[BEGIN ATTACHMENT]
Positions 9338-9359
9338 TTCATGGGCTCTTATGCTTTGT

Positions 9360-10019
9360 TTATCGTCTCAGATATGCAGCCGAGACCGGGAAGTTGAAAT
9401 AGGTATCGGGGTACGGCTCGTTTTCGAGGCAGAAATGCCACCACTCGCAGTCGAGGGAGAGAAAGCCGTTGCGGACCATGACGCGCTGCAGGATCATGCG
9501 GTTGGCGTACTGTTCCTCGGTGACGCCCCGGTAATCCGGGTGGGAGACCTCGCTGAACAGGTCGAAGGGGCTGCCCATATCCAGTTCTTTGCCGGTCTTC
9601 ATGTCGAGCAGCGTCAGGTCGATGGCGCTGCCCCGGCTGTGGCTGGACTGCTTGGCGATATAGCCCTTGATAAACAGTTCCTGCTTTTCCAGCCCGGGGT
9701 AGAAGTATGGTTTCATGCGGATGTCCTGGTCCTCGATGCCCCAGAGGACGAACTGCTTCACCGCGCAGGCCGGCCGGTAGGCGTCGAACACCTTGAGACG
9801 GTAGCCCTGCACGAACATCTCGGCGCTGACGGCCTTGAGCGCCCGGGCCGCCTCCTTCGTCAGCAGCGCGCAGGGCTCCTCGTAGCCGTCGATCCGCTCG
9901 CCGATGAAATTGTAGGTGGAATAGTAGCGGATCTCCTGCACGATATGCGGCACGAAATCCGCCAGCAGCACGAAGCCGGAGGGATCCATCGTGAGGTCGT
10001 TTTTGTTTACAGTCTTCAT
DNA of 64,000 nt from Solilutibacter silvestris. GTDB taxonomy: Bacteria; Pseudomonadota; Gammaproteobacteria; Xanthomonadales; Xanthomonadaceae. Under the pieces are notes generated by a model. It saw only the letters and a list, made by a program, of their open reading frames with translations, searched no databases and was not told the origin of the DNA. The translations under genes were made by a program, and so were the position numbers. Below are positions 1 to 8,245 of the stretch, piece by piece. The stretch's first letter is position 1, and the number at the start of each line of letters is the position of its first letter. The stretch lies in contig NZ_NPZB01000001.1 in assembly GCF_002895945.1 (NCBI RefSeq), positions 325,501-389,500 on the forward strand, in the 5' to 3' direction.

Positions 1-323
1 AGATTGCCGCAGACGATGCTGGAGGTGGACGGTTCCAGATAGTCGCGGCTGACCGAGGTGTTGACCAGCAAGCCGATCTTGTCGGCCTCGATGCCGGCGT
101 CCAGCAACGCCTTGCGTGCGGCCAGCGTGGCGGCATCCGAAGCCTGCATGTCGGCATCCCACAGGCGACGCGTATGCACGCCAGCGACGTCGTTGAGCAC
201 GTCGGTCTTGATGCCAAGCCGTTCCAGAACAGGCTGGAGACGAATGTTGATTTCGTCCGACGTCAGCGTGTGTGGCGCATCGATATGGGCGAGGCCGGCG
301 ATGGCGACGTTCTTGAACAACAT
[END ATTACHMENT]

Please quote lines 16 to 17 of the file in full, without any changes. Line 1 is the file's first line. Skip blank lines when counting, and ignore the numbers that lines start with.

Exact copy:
201 GTCGGTCTTGATGCCAAGCCGTTCCAGAACAGGCTGGAGACGAATGTTGATTTCGTCCGACGTCAGCGTGTGTGGCGCATCGATATGGGCGAGGCCGGCG
301 ATGGCGACGTTCTTGAACAACAT